Meat Research Institute

My dad worked at the Meat Research Institute in Langford, near Bristol from 1967-1979. This is from the introduction in the Agricultural Research Council’s 1978 booklet about the Institute:

The Meat research Institute developed mainly out of the Low Temperature Research Station. The latter was established in Cambridge in 1922 at Cambridge by the Department of Scientific and Industrial Research to investigate the problems arising from the preservation, storage and handling of foods and particularly their refrigerated transport. From the outset one of its main sections was concerned specifically with fresh meat, and in 1928, with a doubling in the size of the station, an additional section was formed to work on pork, bacon and hams. The importance of the station’s work was highlighted in the 1949-45 war and attention was then devoted to the shipment of meat under makeshift refrigeration, attempts at improving the keeping quality of bacon and the development of dehydrated meat technology. After the war the need for more information on various aspects of meat production prompted the Technical Advisory Committee on Meat Research to recommend in 1957 the setting-up of a meat research station.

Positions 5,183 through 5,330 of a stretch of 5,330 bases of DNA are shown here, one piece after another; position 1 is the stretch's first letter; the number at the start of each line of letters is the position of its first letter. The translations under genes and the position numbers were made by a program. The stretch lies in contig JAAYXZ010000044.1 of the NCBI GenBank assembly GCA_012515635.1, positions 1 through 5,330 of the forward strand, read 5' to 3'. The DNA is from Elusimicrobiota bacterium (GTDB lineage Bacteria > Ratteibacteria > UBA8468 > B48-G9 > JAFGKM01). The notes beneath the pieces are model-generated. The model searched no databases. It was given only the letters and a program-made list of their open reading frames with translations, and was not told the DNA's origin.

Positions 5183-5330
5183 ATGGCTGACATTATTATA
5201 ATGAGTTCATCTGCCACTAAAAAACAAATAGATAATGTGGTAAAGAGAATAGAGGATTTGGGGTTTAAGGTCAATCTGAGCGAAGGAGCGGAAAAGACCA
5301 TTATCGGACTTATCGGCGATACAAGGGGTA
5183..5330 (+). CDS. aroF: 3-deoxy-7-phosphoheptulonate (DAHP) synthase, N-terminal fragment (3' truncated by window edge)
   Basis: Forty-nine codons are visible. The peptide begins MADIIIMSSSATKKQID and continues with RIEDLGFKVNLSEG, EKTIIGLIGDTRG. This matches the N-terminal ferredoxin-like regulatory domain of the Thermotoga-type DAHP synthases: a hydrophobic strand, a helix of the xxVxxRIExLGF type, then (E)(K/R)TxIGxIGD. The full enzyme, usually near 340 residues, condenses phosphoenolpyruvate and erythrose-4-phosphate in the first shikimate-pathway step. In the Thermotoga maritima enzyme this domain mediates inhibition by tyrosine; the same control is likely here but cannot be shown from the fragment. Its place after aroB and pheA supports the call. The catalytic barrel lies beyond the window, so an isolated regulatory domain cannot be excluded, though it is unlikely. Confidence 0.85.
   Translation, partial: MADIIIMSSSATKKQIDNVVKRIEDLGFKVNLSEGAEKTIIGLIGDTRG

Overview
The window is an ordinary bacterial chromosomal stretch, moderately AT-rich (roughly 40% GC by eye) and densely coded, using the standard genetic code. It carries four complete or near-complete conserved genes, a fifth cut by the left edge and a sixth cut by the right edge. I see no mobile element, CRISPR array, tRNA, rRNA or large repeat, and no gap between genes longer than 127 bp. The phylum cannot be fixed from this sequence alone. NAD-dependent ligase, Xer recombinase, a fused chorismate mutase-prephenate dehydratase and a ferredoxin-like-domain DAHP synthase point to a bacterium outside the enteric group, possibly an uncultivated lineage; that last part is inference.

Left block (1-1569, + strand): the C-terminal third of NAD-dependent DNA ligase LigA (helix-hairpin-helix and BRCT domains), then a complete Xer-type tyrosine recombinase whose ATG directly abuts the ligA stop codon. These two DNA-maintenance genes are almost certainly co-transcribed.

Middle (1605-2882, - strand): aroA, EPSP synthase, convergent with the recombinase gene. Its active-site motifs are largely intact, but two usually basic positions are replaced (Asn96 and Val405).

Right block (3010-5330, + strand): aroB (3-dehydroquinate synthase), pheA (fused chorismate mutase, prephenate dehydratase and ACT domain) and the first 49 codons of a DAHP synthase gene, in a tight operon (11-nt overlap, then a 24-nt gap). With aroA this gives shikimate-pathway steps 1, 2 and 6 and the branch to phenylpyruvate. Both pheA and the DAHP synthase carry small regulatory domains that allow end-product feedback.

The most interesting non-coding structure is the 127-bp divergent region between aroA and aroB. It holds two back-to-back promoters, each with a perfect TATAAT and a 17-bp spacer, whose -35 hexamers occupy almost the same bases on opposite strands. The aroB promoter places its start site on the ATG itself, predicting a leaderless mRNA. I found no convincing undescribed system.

It was not until 1962 however, that the government accepted a proposal by the Agricultural Research Council, to whom responsibility for food research had been transferred,to establish a separate Meat Research Institute. Building of the new Institute was started in April 1966 and completed in February 1968 on land leased from the University of Bristol. In the ten years of its existence the MRI has made substantial contributions to meat science and technology and pioneered new developments in the meat industry.

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